With so much happening, so many threads to tie together, so many themes to touch upon and suspense to build, Infinite Crisis #1 quite easily could have been a thirty page mess. But like a master craftsman, Geoff Johns makes every one of his writer’s tools work for him. The pacing is tight, the scenes are constructed with both dramatic and technical precision, and the dialogue gets down to who these characters are while also crackling with intensity. Most notably, the three central storylines are layered—the Trinity "on top" of The Freedom Fighters, the narrator’s presence on top of that—and, with nuanced resonances among them, are unified by one theme seen from three different viewpoints. More shockers and surprises are to come, but in Infinite Crisis #1 the story’s heart is already marvelously laid bare.

George Perez is by no means done, but if he were to pass the mantle on, Phil Jimenez could pick it up and run without a misstep. Every image is crammed with density, detail and energy, every emotion is raw and honest, and every panel pushes the story forward, with not a line or stroke awkward or out of place thanks to superb inks by Andy Lanning, and intense, gorgeous colors by Cox and Major. What impressed me is the finely tuned naturalism in Jimenez’s line work, conveying the nuances of anatomy while still adhering to the conventions and expectations of superhero comic art. But more impressive is his mastery of both the epic and the personal, the scale and scope of the story, the world-rending threats, the huge cast and non-stop action balanced with smaller, personal moments in which characters become people and inject the action with more drama and meaning than can ever be found in the battles raging on the grand stage.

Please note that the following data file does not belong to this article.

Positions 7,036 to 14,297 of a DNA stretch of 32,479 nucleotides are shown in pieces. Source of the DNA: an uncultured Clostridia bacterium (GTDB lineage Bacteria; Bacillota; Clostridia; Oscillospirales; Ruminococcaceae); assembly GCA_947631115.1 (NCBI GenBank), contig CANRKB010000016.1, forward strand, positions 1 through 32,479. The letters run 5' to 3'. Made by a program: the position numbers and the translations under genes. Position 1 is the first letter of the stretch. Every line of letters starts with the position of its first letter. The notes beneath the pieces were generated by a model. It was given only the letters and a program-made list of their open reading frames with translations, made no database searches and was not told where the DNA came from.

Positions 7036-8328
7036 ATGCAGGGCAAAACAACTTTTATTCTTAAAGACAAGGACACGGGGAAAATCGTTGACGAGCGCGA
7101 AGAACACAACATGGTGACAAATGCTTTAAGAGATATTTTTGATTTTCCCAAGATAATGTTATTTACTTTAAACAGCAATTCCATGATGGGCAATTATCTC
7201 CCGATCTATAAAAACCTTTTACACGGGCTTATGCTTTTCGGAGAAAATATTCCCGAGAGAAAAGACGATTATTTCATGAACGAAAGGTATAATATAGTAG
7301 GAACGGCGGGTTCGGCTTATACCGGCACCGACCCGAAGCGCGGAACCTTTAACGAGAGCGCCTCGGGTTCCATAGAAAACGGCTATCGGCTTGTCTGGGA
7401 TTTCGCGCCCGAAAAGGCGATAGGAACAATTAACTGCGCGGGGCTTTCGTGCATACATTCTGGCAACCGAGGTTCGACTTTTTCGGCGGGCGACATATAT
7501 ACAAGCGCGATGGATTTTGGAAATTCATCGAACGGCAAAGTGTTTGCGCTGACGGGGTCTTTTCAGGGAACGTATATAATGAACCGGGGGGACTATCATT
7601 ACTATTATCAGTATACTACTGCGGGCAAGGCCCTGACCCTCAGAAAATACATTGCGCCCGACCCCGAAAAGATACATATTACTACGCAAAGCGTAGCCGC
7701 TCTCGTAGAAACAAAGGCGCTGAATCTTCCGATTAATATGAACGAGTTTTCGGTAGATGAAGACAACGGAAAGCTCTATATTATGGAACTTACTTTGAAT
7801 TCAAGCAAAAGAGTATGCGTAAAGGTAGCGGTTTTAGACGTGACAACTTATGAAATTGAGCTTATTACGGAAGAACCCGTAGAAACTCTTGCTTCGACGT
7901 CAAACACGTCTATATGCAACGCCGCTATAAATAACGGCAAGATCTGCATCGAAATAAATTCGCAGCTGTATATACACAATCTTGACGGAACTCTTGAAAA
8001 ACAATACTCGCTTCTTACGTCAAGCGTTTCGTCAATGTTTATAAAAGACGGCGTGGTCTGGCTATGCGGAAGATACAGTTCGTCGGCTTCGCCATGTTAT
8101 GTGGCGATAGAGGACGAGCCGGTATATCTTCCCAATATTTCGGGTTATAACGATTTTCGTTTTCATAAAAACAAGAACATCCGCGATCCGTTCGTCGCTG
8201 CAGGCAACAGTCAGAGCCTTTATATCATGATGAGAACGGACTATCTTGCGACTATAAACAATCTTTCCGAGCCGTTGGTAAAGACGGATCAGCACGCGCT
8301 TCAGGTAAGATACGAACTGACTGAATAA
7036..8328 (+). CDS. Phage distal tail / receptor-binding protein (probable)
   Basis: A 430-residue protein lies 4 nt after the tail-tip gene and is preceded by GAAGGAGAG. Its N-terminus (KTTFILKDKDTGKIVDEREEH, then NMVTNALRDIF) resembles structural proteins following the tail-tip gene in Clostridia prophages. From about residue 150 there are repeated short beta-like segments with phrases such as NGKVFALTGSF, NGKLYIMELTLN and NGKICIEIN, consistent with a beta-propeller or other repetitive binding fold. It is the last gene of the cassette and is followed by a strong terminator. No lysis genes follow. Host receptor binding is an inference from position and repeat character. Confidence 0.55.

For me, the nature of this new crisis, who’s behind it, who will die, what will be revealed, and how the post-IC DCU will look, though interesting, are of secondary importance. Instead, I plunked down my $3.99 this past Wednesday thinking that if Infinite Crisis #1 can hit me in my gut, then leave me with the sense that things will get much, much worse before they have the slightest chance of getting better, then the wait, the preludes, the speculation, and the financial investment will prove to have been well worth it.

It does. Beautifully.